Peru 11

On Tuesday the 15th of November, we were preparing to leave Cusco, and I was frustrated that I had 2 "Old " pictures, in Cusco, that I was not able to find the location of ....... So the search began. 

I knew that if I did not find these old pictures now, I never would, and I would be disappointed with myself for the rest of the trip, for being LAZY.... 

For the following picture, we hailed taxi after taxi, and showed the driver of the taxi the laptop computer to see if they recognized the location of the following picture.  Finally an older cab driver did, and off we went.

The original picture was from Carpenter Travel's, printed in 1926.  It was amazing how little it had changed in 80 years.  The rails were missing from the street, but little else had changed!  Now there are little shops that sell soda and candy in the old door ways.... 

The next "Old" photograph was not recognized by the taxi drivers, so we pulled out the BMW and started driving up and down every street in Cusco.  We loaded the digital camera, with a small picture of the small windows at the top of the balcony, that appeared very individualistic.  We used this image and the fact that the balcony had 8 panels, and off we went. 

It is fairly easy to find the "Then and Now" photo's, if they are of known landmarks, but these nondescript photos are really a "Needle in a Haystack" game.  For some reason, these are the ones I really enjoy hunting down.  Hey, it is better than shooting wild game in Africa!

After hundred's of balconies, this one had similar windows, so we unpack the laptop, and Lo and Behold, we have a match.  Junk is currently stored in the balcony and there were many missing glass panels.  Downstairs is a Kodak film processor and other small businesses.  I actually get giddy when I find the locations of photo's like this.  It also drives us to see all the small streets and neighborhoods in a town like this, and that is also enjoyable.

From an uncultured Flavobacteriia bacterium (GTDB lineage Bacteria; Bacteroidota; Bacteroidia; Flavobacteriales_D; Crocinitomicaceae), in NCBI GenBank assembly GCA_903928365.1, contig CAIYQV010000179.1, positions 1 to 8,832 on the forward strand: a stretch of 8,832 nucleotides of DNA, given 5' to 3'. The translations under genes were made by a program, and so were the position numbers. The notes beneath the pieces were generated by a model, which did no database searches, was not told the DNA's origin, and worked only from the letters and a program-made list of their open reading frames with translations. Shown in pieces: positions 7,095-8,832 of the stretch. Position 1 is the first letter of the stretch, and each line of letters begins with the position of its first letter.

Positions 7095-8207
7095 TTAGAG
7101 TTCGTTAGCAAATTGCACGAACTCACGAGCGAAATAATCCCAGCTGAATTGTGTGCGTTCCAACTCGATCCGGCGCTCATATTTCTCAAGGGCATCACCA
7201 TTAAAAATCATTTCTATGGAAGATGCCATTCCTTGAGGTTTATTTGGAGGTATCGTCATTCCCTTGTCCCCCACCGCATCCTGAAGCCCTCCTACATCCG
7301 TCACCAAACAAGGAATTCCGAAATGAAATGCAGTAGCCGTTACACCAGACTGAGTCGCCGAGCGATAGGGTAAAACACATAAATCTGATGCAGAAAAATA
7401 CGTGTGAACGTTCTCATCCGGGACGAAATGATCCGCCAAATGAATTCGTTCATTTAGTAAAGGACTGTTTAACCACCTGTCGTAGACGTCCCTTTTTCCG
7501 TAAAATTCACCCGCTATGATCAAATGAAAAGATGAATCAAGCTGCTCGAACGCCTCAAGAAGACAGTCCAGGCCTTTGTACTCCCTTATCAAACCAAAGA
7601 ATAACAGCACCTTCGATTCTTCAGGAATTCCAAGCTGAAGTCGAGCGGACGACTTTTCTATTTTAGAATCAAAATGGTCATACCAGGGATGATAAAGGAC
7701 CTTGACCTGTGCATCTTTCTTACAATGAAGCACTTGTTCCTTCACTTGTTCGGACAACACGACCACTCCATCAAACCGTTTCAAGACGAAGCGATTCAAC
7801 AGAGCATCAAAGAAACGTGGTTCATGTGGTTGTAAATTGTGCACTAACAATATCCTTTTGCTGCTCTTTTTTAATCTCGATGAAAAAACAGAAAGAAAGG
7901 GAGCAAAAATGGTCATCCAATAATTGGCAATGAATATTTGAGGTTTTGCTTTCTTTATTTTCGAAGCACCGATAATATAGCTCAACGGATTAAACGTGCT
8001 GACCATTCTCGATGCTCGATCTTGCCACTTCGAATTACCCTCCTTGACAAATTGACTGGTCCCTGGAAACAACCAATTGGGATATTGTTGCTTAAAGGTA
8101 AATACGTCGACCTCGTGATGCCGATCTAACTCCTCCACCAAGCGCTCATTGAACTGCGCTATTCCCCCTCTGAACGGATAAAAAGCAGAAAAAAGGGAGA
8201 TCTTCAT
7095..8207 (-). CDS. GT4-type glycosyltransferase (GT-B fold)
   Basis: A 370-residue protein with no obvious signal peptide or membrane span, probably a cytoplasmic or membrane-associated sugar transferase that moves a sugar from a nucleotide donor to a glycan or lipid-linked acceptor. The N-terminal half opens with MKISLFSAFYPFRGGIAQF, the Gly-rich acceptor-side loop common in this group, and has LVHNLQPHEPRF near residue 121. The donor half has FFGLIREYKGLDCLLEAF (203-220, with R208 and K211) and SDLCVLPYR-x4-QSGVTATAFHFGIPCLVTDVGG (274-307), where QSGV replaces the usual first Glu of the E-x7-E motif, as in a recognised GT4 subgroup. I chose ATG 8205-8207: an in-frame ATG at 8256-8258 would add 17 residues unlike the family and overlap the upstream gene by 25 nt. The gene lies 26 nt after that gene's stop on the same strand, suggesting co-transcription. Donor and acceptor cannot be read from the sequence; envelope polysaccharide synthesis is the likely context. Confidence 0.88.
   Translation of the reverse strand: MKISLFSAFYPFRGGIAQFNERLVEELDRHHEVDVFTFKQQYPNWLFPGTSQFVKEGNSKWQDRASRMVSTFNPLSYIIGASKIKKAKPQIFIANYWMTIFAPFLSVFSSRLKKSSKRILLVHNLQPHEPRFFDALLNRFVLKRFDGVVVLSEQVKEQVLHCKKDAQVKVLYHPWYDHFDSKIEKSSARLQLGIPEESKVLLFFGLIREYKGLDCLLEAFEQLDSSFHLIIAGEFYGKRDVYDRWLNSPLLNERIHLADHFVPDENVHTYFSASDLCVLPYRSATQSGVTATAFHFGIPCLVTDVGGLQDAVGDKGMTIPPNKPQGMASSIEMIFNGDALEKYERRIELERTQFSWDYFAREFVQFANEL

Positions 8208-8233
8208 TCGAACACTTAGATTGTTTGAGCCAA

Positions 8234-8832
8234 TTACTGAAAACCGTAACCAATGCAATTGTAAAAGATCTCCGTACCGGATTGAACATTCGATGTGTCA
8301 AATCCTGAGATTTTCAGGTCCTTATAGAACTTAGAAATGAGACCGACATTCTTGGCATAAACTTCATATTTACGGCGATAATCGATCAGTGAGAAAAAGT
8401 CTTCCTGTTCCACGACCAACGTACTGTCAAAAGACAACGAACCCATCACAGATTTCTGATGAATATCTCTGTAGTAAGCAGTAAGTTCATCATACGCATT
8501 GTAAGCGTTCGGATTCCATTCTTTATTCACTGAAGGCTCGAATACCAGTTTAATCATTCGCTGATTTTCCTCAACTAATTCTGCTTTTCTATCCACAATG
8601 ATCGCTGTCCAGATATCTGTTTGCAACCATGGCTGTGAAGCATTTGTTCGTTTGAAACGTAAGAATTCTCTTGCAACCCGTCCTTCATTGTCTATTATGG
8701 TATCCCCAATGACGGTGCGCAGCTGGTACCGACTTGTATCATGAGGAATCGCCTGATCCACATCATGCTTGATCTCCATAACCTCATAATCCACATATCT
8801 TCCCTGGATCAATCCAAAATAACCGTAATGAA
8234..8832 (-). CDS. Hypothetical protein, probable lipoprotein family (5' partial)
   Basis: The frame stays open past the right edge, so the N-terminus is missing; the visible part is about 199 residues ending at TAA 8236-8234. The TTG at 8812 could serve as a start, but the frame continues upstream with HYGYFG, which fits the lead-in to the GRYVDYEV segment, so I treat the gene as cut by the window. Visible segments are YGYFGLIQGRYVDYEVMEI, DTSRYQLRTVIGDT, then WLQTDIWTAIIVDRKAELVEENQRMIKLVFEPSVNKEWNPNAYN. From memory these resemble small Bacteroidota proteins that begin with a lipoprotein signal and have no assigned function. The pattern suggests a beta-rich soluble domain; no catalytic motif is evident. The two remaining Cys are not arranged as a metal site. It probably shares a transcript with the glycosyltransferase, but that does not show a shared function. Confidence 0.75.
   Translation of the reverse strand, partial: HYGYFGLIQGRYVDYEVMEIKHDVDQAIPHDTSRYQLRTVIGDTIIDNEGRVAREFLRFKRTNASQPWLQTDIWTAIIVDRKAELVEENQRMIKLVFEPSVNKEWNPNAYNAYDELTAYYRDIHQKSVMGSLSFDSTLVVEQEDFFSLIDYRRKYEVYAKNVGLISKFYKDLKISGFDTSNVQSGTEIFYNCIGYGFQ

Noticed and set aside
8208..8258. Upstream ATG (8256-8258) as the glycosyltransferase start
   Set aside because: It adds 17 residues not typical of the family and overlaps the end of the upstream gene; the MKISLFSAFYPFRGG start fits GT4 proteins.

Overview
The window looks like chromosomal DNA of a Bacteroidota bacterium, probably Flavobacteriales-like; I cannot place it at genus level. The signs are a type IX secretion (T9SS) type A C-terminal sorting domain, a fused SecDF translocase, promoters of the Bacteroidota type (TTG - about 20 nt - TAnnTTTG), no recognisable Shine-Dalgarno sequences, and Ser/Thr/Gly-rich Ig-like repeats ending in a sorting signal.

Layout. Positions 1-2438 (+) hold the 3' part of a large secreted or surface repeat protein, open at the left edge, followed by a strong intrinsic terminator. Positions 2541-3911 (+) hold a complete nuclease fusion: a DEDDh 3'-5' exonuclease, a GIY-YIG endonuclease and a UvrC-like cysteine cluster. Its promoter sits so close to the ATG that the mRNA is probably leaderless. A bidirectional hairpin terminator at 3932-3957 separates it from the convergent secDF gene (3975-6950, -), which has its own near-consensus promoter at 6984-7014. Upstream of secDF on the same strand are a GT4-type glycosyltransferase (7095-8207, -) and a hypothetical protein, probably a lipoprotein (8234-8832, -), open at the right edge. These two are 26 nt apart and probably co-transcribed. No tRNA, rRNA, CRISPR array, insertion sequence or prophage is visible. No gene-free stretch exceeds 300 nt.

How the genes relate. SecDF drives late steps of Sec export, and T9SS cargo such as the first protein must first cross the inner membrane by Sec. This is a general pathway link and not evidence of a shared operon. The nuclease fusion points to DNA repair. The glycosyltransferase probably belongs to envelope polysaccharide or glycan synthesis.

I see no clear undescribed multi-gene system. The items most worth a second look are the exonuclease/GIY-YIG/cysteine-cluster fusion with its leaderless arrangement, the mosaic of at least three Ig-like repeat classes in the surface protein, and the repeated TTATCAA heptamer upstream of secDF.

Task complete.... We can now leave Cusco!  On the 16th of November, we head south for Puno, Peru, located on the shores of Lake Titicaca, at an altitude of 12,530 feet.

We back the bike out of the courtyard of the Hostel Loreto.

This long narrow alleyway is an original Inca wall.

And head out of town.

These streets are typical of the streets we had search for the wall and balcony pictures........

The streets are narrow and very slippery, especially when wet.

It was early morning so the lighting for the pictures was bad...

This is the road leaving "Plaza de Armas, in Cusco, Peru.
This is the type of scenery we had to endure for the 264 mile ride to Puno.
I was afraid to go in to see what this was all about!

Has anybody else been here, that can shed some light on what kind of business this is?

These are the Inca ruins of Raqchi.

The ruins are 45 feet tall and nearly 300 feet long.

This is the Cusco to Puno train, which we seemed to have followed for most of the day.

This was the "Abra La Raya" pass, which was nearly 15,000 feet in elevation.

The bike has been running fairly well, considering the altitude.

It wheezes a little, but so are we!

264 miles of visual torture........

This was really a magical day.....

The day seemed dream like........

We stop for lunch in the village of Ayaviri.
The bus stop in Ayaviri.

They load the tops of the busses, just like those in the movie, "Romancing the Stone".

The locals.

It is hard to get good pictures of the natives as they all wear hats, and I do not have the nerve to use the flash.

The indigenous always had loads on their backs.... Either babies or food items.

Our first view of a small bay of Lake Titicaca.....

The white building on the peninsula is the 5 star Hotel Libertador Isle Esteves.

Looking forward to tomorrow and our trip to the floating islands of Lake Titicaca......

Click on the "Next " button to continue on the trip.......

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